Passwords managers might not be at the top of your business toolkit wishlist, but when you consider the facts of how many data breaches start with weak, recycled passwords, you might begin to change your mind. I caught up with Jay Lloyd, Lead Evangelist and Data Protection Officer at Trustpage to discuss password managers, the future of passwords, and what goes into finding the right solution for your business.
Q: Why is a password manager important, and why should everyone have one (individuals and companies)?
A: Over 80% of data breaches are caused by weak passwords, most often through a phishing attack or an employee having it written down. Even big tech companies face this danger. Recently at Ubiquiti, for example, a publicly-traded company that builds routers and security cameras, an employee's password was written down, which led to hackers gaining access to company servers. In many cases, people use the same password for multiple accounts, opening the door for hackers to get into multiple areas of a company. All of this is to say that good password security can help prevent public embarrassment and any clean-up costs associated with recovering from attacks. On a personal level, it's not all that different. We may not all be CEOs of major companies, but many of us work for major companies. When we use the same passwords across personal and work accounts, we start to put everyone's security at risk. Using a password manager can minimize that risk by making it easier to use more complex passwords that you don't need to remember, and using different passwords for each account. We love to compromise as humans, but our security deserves better.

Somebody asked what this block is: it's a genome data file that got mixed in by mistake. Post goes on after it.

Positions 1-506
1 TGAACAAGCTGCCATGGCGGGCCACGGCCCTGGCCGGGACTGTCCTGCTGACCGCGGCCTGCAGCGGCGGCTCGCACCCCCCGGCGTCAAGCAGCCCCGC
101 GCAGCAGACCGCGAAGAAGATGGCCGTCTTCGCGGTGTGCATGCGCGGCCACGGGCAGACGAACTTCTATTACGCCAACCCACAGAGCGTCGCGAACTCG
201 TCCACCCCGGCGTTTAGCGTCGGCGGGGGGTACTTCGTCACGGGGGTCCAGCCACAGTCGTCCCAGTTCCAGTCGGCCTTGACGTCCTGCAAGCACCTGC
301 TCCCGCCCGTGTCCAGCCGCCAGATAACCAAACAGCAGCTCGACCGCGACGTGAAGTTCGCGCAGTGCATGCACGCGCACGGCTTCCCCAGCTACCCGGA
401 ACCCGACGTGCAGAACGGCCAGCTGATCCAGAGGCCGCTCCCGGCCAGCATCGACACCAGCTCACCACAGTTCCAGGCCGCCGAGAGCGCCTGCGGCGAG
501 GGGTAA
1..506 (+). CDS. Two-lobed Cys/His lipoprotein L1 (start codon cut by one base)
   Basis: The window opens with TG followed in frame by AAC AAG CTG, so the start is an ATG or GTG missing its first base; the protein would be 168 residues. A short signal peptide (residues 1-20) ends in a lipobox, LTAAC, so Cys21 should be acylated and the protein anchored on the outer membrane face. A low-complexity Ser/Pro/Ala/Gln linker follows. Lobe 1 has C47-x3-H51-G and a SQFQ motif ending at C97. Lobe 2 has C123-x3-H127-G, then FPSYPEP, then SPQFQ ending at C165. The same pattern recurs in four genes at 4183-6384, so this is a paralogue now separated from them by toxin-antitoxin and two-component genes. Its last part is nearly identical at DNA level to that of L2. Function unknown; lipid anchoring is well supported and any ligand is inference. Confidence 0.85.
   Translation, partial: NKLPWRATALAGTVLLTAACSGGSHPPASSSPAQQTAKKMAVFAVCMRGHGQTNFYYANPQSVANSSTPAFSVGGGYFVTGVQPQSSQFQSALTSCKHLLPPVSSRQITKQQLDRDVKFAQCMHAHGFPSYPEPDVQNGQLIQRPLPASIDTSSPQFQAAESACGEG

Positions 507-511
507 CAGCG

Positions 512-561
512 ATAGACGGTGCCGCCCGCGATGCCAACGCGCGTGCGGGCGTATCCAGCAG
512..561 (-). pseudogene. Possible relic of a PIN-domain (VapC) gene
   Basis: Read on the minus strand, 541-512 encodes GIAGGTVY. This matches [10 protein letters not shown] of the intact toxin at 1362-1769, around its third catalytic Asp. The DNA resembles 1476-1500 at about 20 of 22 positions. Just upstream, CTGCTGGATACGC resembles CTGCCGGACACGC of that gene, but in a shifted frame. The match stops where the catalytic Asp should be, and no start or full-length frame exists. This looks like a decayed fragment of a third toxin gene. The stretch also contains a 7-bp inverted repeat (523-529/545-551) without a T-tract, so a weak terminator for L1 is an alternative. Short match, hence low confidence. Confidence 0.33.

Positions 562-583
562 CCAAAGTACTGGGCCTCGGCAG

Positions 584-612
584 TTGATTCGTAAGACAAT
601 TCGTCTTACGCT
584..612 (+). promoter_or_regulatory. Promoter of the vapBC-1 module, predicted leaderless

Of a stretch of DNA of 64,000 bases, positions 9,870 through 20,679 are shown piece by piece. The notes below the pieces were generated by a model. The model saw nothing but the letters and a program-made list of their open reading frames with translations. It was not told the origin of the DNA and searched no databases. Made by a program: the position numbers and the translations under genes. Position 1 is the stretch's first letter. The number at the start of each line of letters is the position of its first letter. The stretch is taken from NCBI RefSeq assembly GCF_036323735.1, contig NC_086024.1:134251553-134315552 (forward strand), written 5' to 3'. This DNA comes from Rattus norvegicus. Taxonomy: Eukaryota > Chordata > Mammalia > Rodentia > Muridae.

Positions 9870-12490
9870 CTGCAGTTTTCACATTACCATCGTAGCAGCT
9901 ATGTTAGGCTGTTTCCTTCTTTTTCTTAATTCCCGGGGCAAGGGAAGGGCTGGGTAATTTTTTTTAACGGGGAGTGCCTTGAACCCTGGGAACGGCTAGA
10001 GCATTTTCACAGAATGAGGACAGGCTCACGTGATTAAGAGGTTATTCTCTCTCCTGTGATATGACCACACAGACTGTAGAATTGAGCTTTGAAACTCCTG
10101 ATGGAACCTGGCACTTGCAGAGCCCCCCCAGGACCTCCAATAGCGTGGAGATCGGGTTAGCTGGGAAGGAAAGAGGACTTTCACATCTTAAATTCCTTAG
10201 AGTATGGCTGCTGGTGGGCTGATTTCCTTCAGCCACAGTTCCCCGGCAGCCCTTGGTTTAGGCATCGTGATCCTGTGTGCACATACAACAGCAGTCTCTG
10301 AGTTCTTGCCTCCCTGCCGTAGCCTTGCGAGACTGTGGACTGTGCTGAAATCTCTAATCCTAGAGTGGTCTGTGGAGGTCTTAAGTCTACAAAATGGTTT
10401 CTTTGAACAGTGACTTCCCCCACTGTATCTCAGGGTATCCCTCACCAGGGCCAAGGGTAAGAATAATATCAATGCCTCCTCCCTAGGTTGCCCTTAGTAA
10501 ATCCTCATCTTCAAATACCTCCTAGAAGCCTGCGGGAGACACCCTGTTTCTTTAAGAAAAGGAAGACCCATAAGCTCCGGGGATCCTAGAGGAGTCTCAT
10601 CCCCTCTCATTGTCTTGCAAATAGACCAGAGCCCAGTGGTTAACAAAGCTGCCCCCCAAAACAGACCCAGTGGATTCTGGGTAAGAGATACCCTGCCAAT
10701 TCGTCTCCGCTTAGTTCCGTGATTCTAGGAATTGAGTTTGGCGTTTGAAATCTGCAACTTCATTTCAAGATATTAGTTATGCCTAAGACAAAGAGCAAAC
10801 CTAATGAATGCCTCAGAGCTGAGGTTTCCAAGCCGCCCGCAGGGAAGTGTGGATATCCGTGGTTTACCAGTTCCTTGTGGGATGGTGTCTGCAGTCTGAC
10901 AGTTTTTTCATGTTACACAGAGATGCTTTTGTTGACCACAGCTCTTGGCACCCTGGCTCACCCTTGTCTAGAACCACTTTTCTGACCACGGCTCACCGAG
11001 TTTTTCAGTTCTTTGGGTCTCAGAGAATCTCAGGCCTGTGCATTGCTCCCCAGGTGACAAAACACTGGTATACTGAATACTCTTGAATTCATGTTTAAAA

Q: Even some password managers have been hacked over the years? Why are they worth trusting?
A: It's important, in this case, to understand how a password manager is actually storing your information. One of the best methods is a "zero-knowledge" environment, which prevents the password manager from seeing the data you've stored with them. Your password generated by the manager is stored locally on your device (laptop or phone) in these situations. Then, encrypted keys used to validate your passwords are stored on the servers of the password manager. In a zero-knowledge environment, if your password manager falls victim to a data breach, all hackers would get would be encrypted keys, with no way of knowing what the password is, or which account it's even for.
Q: Not all password managers are made in the same way. What are some of the ways they differ, and how can consumers find those details for themselves?
A: There certainly are a lot of similarities these days. AES-256 is a commonly-used encryption method and one that is pretty strong. Aside from that, much of picking a password manager comes down to trust: Which one has the most transparency regarding how their business and technology operate? Which one has the strongest track record of not being hacked themselves? It's important to understand not only what a business is offering as its product, but how the business itself operates behind the scenes. One of many ways that Trustpage would help in this particular example is by outlining the full scope of a password manager's security posture, from whether they're GDPR compliant, to which types of servers they use, and so much more that ultimately tells the full story of how trustworthy a company can be.
Q: Is there a password manager that stands out for Trustpage so far? Why?
A: For me, it's Keeper. One of the things that set them apart is the emphasis their website and product places on their security features instead of on marketing language or product features. They're very thorough with their explanations of how they go about securely managing user data, which I find very reassuring. It's not always about flashy branding, especially in a situation like this.
Q: Did you use Trustpage to research password managers?
A: Yes. I used a product comparison tool we're working on to compare Keeper, LastPass, and OnePassword. We're designing it as a way for consumers to find the most secure software for their particular needs. The interesting thing about that comparison is that they were all essentially identical in terms of their security posture. And so that's how trust works its way into so many purchasing decisions: use a tool like Trustpage to perform your diligence, then couple that with your own research to make a decision.
Q: What do you think comes next? No passwords?